About the pairing: Michelle paired this Viogner from Lodi with a Roasted Butternut Squash Bisque and a Fall Harvest salad, and was pleased with the results. Michelle describes the wine: “soft gold; aromas of honeysuckle, stone fruit, citrus and grassy notes; surprisingly acidic for a varietal that tends to lack acidity, round on the palate with a nice mineral spine, clean and crisp with a lingering dry finish; an elegant and pleasing wine. Get more wine ideas from Michelle, and links to the recipes she paired with them.
Thanksgiving Wine Pick: 2014 Montmassot 2014 Picpoul de Pinet
About the pairing: Camilla paired this Picpoul de Pinet, a white wine from the Languedoc, with her Beurre Noisette-Braised Radishes which sound like they could be a delicious first course or an additional side dish for the Thanksgiving. She was also sampling a red wine from the Languedoc with the radish dish, visit her site for more details on the wines and recipe.
David from Cooking Chat (that’s me!)
Thanksgiving Wine Pick: 2012 Ellipsis Pinot Noir ($20, 14% ABV)
About the Pairing: I’ve experimented over the years with different Thanksgiving wine pairings, but I always seem to keep coming back to Pinot Noir as my favorite choice for the holiday. With a lot of folks and a lot going on around the table, this isn’t the time for a splurge Pinot. Rather, I want something that tastes great and complements the food nicely. I tried the Ellipsis Pinot Noir from Sonoma County and immediately pegged it as one I’d bring with me to the Thanksgiving feast this year. I noted it tasted of “chocolate and strawberries”. I’ll have report back on how it goes with the meal! I’m not cooking the turkey, but if you’re looking for my version of roast turkey, you can get that recipe here.
Jade from Tasting Pour
About the Pairing: It’s no surprise that Jade recommends Oregon Pinot Noir for Thanksgiving; she’s a great advocate for the region. (though the wine speaks pretty well for itself!) In particular, she recommends the “elegant yet rich” 2012 Oregon Pinot Noir vintage for a traditional Thanksgiving turkey meal. After sampling several good options for Thanksgiving, Jade gave the nod to the 2012 Durant Vineyards Dundee Hills Pinot Noir. More about this wine and the others Jade sampled to arrive at her pick.
Thanksgiving Wine Pick: 2013 Domaine Terres Georges Minervois Et Cetera ($14)
About the Pairing: I made Garrigue Roasted Turkey Breast with a butter flavored by the herbs you might smell driving with the window down in the countryside of Southern France. Those “garrigue” herbs set up a great pairing with a wine from the Languedoc region. The Domaine Terres Georges wine has earthiness and fresh herbs on the nose. Tastes of plum fruit, lavender and stone. Those garrigue herbs really come through, and make for a great pairing with the herb roasted turkey breast. This wine is a blend ofa blend of Carrignan (40%), Grenache (40%) and Syrah (20 %). Though I mention earlier that I gravitate toward picking Pinot for Thanksgiving, I will definitely think about Languedoc blends like this one for the holiday, too. Just cooking the turkey breast can be a nice option if you are having a smaller gathering–or don’t have anyone that eats the dark meat!
Ellyn, from the Wine Pairing Weekend group
Thanksgiving Wine Pick: 2014 Chateau St. Michelle Riesling ($9, 12% ABV)
About the Pairing: This dry Riesling from Washington’s Columbia Valley “works well with the sensory complexity of the holiday table,” Ellyn commented on our Wine Pairing Weekend Facebook group. I picked up on this idea in part noting that we didn’t have any other white wine suggestions for the main course. Many people do like the way a food-friendly white wine works with the traditional Thanksgiving spread.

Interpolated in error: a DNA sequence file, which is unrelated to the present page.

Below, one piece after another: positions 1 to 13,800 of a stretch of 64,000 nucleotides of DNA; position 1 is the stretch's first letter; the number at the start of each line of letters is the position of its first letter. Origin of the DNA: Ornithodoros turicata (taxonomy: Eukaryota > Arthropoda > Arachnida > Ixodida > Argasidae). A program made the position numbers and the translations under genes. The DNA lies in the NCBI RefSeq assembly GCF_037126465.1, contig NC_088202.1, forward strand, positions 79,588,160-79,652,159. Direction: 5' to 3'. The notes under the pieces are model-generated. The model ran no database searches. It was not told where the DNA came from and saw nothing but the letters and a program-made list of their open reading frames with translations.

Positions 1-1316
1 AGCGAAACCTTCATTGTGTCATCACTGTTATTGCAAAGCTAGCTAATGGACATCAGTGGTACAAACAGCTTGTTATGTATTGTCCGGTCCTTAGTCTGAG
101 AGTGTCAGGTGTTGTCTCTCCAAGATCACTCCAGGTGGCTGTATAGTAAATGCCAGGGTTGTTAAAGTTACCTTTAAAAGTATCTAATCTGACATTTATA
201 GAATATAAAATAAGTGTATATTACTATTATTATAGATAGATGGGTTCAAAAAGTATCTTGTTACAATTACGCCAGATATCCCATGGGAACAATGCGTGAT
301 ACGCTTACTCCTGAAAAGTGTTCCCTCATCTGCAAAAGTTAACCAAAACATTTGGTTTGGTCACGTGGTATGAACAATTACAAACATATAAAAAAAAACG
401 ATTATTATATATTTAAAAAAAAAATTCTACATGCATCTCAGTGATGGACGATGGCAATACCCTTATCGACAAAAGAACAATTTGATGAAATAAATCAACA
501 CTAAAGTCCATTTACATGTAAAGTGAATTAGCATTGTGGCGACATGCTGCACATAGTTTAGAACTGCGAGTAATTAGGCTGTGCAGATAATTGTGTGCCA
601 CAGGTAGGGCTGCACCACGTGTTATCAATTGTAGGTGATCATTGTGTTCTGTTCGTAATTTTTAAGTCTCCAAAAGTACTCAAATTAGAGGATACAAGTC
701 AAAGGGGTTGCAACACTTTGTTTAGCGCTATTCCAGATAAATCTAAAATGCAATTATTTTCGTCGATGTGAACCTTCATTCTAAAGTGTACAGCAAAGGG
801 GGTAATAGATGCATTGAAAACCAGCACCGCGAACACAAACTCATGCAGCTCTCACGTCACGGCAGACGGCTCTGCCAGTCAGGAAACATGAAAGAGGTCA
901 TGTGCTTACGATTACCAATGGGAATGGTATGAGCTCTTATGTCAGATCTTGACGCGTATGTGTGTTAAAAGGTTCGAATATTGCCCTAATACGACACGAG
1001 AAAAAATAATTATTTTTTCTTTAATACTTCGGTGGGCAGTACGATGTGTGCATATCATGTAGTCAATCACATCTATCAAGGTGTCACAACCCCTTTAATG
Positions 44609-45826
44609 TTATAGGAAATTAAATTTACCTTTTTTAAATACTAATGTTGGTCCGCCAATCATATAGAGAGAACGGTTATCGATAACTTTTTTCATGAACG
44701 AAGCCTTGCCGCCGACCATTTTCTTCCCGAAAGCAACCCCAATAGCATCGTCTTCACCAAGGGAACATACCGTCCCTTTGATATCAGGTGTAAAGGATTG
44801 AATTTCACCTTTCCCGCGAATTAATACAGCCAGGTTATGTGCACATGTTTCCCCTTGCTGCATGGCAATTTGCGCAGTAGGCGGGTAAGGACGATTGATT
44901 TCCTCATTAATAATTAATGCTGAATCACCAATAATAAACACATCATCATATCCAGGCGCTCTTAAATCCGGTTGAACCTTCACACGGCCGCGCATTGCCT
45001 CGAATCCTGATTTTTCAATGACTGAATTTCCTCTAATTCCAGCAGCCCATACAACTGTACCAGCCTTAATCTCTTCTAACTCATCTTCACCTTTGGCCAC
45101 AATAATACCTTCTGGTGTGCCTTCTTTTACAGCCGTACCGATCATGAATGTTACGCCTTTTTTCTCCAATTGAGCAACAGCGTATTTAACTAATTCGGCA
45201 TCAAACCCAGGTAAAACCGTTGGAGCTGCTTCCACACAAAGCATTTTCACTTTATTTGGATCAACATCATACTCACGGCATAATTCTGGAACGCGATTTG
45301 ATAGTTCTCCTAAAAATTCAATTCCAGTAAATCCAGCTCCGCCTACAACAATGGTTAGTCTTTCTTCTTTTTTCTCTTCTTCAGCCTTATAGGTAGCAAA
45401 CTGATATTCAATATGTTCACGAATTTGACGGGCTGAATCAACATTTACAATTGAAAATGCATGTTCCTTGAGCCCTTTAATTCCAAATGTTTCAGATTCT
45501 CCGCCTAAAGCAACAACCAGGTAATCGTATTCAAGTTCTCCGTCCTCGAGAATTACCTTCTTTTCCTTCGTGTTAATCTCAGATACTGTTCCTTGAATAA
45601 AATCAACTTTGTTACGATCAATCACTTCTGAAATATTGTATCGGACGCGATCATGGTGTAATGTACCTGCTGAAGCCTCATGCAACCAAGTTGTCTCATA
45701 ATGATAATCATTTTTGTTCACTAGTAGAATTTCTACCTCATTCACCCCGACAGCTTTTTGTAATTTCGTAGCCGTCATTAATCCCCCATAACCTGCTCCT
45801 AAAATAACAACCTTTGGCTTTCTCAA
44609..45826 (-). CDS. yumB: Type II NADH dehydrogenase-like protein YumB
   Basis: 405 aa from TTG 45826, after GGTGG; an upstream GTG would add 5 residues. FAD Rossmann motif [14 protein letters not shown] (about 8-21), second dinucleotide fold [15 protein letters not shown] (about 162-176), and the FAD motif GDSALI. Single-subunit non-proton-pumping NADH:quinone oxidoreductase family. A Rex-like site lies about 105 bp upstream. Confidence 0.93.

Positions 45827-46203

Jeff from foodwineclick
About the Pairing: “As a medium bodied red wine, Pinot Noir complements a wide variety of foods without overpowering the food. I especially love Pinot Noir from the Willamette Valley in Oregon as they tend to be a bit less powerful and more elegant than many California Pinot’s. Finally, Thanksgiving is all about family and friends and the Pelos – Sandbergs are close friends of ours for many years, how better to celebrate!” More about iOATA Cellars on the winery website.
Cindy from Grape Experiences
Thanksgiving Wine Picks: 2012 Michaels Cuvee from Cornerstone Cellars ($75) and 2011 The Oracle from Miner Family Vineyards ($90).
About the Picks: Cindy offers two rich and luscious red wine choices for those that might be serving a special beef dish or some other hearty alternative to turkey. Sound like you? Visit Grape Experiences for more details on these special wines.
Nancy from Pull That Cork
Thanksgiving Wine Pick: 2012 Storm Pinot Noir ($49, 13%ABV)
About the Pairing: Nancy prepared Seared Duck Breast for two, which sounds like a delicious idea if you are simply enjoying Thanksgiving as a couple. The Storm Pinot Noir from South Africa sounds like a delicious and intriguing wine. Nancy calls it “one of the most complex examples of Pinot Noir I have tasted in some time.” Head over to Pull That Cork for more details on the wine and the duck breast recipe.
Martin from ENOFYLZ Wine Blog
Thanksgiving Wine Pick: R.L. Buller Premium Fine Muscat ($13.99, ABV 18%)
About the Pairing: “Don’t forget about a dessert wine this Thanksgiving. And this rich, unctuous fortified dessert wine from the Rutherglen region of Australia is the perfect compliment to your sweet potato, pumpkin, pecan, or in my case, Sweet Potato Pecan pie. This wine is full-bodied, and rich, with vibrant acidity to keep it from being too cloying. Its molasses, date, caramel, orange peel, baking spice, and slightly nutty character will put an exclamation point on your dessert! And it won’t break the bank at $14!” More about this wine pairing on ENOFYLZ.